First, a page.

Just Another Rod Revolution 

A few months ago an isolated whisper was heard by those close enough to hear it.

Like conspirators planning an assassination it was industry ‘insiders’ who began the speculation. Loose lips, they reminded themselves, sink ships and the secret was contained safely within their group. For a while.

But, in the way that the directions to a secret stretch of riverine paradise make it through what you thought was an impermeable information black-out, so inevitably did this news slip through the tight cordon. Social media saw a trickle of rumors that steadily grew into a torrent of wayward speculation, wild guesses, sheer disbelief, pure lies and blatant bullshit.

“Haven’t you heard?”, they yelled hysterically, “the world’s finest fly rod company has a industry-redefining, revolutionary new model on the way. It will change how you fish forever!”

The true believer in his iron-clad faith that this unseen and untested piece of plastic would be the greatest rod ever produced was such that even the most fervent Calvinist looked up and raised a jaundiced and disbelieving eyebrow.

“Well, it must be better”, they pleaded (a little too self consciously), “why would they make a worse one?”

“They’ve done that before.”, came the usual response, but this only encouraged more voices to join in the fray and opinions and their holders were ejected from the melee like a belligerent drunk through the plate glass window of a cowboy bar.

Anyhow, the rumours have just been confirmed. The true believers have gone from being appropriately smug in their vindication to being positively incandescent with excitement as the first reports have trickled in as to the prowess of this new *insert superlatives and many colourful  adjectives here* rod.

Which company and which model? 

 It doesn’t matter.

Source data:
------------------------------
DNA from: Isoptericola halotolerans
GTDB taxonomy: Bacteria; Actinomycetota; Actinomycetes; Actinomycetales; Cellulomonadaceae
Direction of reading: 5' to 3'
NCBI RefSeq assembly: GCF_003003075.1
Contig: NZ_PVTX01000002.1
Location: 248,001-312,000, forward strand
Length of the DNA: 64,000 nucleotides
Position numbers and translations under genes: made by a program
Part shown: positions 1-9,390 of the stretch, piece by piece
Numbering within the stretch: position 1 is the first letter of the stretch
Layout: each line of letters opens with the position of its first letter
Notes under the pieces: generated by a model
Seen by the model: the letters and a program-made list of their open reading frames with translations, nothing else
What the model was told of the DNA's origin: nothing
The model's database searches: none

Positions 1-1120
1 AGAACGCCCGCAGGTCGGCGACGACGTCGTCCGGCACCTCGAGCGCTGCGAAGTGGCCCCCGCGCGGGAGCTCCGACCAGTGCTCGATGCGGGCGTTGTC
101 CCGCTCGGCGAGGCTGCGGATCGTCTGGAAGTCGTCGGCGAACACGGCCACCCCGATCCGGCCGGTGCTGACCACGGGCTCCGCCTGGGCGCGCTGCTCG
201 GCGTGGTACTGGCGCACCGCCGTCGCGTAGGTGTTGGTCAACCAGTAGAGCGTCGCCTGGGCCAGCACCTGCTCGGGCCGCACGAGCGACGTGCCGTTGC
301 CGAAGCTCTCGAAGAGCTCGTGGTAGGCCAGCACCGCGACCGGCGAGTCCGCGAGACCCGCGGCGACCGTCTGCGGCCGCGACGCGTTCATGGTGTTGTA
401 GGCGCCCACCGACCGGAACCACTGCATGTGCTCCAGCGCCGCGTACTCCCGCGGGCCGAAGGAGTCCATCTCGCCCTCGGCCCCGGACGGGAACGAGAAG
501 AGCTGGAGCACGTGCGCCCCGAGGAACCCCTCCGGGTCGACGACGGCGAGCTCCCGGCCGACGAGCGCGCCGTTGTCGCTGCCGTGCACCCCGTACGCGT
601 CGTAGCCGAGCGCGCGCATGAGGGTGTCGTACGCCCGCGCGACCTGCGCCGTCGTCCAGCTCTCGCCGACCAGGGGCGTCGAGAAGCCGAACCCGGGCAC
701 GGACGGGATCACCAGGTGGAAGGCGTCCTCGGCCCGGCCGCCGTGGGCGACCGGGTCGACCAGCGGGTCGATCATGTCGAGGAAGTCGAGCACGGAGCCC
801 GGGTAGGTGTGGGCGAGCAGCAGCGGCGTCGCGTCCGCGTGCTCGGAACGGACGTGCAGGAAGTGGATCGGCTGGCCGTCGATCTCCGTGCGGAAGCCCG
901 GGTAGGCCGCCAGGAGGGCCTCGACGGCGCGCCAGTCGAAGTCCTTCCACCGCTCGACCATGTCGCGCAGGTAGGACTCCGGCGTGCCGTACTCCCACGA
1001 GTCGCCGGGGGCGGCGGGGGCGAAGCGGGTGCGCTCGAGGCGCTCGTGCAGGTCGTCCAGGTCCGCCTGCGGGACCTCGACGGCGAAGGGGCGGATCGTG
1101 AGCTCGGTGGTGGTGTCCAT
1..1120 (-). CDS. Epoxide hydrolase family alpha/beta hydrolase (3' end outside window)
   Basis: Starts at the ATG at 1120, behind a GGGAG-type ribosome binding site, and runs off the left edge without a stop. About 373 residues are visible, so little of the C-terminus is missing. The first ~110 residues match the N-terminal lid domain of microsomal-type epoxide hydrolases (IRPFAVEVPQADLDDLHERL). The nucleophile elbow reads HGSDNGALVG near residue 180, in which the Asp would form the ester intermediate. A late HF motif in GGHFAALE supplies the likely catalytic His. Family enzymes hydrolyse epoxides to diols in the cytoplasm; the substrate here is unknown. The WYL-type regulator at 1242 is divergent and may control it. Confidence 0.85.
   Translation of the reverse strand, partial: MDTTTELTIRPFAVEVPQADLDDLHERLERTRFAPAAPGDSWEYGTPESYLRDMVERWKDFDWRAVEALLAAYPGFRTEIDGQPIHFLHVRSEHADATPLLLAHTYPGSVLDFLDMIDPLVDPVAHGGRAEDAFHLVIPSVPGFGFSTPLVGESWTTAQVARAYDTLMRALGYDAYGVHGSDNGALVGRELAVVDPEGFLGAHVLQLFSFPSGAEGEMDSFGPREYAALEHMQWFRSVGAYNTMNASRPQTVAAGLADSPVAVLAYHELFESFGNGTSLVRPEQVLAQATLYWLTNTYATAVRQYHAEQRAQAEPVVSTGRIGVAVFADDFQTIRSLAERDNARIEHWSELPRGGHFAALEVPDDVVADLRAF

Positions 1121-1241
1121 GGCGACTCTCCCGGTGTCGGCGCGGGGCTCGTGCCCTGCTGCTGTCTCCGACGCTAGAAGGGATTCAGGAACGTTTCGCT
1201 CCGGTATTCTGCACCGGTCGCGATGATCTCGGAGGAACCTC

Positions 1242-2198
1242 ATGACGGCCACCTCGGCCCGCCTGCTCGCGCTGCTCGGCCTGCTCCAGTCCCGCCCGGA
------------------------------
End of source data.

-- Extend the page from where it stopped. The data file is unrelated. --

Any of them. 

 All of them. 

 None of them. 

 We’ve seen this a hundred times before and we still manage to foul hook ourselves on the marketing barb.

This new one features the never before seen HyperPowerStiffFlexQXD7 (patent pending) technology that will make the last rod you bought from them (about ten months ago) seem as soft as chewed gum on a midsummer’s sidewalk. I know, their last model promised to set the thrusters to warp speed – but the world turns quickly and last spring’s warp speed is this winter’s zimmer frame.

It’s a special thing, this rod. Having tested pre-release models in the large hadron collider the white coats at CERN have stated that this stick is beginning to challenge our entire understanding of the nature of physics. Were this pole any faster, they say, as it approached the speed of light it would potentially slow down time and possibly precipitate the beginning of the end of the universe. They didn’t go as far as to call it the ‘God Rod’, but I’m told that the term was scribbled into the margins of journals and was mumbled about from behind grey beards.

Bolstered by the irrefutable might of scientific evidence it only takes a nanosecond to forget that ‘teeth of a rake‘ Johnny needs braces and that the house desperately needs painting. Seriously, you rationalize, his teeth aren’t that crooked and that the house can hold out until next summer.

Sigh.